On 4 February 2021, the Bank of England (BoE) published the minutes of the Monetary Policy Committee (MPC) meeting which took place on 3 February 2021.
Whilst the MPC voted unanimously to maintain interest rates at 0.1%, paragraphs 67-73 of minutes cover a discussion of negative interest rates and its impact on PRA-authorised firms. Last October the PRA sent a letter to selected firms asking them to respond to a structured survey so that it could identify any operational challenges associated with the implementation of zero or negative interest rates. The minutes note that this work has revealed a number of challenges, which the BoE/PRA considers might translate into risks to the safety and soundness of firms should an announcement be made in the short-term. The minutes also show that the MPC has considered the challenges of requesting firms to begin work to mitigate those risks being misconstrued as a signal that the BoE was actively preparing to move negative interest rates; but when weighed against the challenge of not instructing firms to do that – and therefore not moving the dial in terms of their preparedness for such a move – the MPC concluded as follows (para. 72):
“While the Committee was clear that it did not wish to send any signal that it intended to set a negative Bank Rate at some point in the future, on balance, it concluded overall that it would be appropriate to start the preparations to provide the capability to do so if necessary in the future. The MPC therefore agreed to request that the PRA should engage with PRA-regulated firms to ensure they commence preparations in order to be ready to implement a negative Bank Rate at any point after six months. The MPC understood that the PRA would make such a request by way of a follow-up letter to CEOs of PRA-regulated firms.”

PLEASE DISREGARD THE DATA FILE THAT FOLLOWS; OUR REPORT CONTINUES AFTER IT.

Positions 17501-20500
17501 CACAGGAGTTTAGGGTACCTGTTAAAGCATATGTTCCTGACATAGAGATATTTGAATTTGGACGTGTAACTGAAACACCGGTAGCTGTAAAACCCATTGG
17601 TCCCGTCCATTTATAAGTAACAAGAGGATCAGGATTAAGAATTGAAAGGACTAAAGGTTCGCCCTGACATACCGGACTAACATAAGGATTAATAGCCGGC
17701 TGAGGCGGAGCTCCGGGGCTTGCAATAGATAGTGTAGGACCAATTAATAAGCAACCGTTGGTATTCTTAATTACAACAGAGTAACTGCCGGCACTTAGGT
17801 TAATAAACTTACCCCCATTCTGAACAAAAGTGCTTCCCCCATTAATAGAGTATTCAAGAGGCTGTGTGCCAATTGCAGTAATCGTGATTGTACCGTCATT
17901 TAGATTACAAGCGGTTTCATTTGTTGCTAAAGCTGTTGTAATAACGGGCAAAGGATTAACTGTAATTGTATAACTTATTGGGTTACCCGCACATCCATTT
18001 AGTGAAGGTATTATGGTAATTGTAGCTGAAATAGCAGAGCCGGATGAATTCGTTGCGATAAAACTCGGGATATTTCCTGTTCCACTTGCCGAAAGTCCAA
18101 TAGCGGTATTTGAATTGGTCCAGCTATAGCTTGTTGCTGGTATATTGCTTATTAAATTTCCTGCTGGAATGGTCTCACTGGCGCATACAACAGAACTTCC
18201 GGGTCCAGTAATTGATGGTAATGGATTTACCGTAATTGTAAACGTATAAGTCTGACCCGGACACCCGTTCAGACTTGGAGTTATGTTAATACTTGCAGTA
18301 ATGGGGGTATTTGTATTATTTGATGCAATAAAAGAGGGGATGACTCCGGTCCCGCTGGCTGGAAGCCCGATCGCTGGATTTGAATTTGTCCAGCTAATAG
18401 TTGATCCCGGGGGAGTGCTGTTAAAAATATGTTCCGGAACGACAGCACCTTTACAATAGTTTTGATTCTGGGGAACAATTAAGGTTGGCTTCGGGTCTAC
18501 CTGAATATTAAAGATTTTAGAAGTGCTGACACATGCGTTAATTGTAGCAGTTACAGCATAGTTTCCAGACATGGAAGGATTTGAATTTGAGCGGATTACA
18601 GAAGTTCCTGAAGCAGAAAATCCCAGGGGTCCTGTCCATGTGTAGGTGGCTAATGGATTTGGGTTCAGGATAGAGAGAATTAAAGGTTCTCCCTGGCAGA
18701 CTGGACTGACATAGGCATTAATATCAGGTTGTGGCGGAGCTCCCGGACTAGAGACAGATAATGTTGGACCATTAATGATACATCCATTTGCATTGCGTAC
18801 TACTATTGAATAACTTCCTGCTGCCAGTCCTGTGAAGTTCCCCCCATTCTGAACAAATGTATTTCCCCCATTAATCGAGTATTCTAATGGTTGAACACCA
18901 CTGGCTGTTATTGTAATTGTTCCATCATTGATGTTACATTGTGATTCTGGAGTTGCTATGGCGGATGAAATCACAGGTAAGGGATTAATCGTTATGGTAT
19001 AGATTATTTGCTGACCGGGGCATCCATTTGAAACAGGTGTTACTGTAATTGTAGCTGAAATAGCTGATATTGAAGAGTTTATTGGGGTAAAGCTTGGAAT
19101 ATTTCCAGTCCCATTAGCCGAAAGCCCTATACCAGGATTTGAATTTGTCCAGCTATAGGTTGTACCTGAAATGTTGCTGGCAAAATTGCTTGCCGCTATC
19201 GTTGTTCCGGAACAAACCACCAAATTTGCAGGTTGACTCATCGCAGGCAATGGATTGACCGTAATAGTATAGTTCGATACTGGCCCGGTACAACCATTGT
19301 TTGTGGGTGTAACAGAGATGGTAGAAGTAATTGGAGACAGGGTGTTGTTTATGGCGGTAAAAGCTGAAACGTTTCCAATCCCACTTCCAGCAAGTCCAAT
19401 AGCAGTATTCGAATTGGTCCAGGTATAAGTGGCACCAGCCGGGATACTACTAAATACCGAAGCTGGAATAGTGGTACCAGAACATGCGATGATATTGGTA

PRA-regulated firms such as UK banks and building societies should therefore expect a period of intensive regulatory engagement, focused on addressing firm-specific operational risks to the implementation of a negative central bank interest rate. In order to achieve operational readiness for the implementation of a negative interest rate, firms will need to effectively map the various required work streams. In addition to the IT systems and operational work streams, firms with retail clients or consumers as depositors or borrowers should ensure that the conduct risk implications of the rate move are fully explored, understood and mitigated. Within this, it is clear that the development of comprehensive customer communication programmes will be particularly important. In order to develop implementation strategies across different products, firms will need to understand not only the legal position under relevant contracts, but also take account of regulatory expectations. Again, firms with consumer customers will have a broad range of considerations to accommodate, including the fairness of any variation terms which may be relied upon.
In what is likely to be a busy period for UK banks and building societies, getting the governance of such a wide-reaching project right, including from the perspective of SMCR should not be overlooked.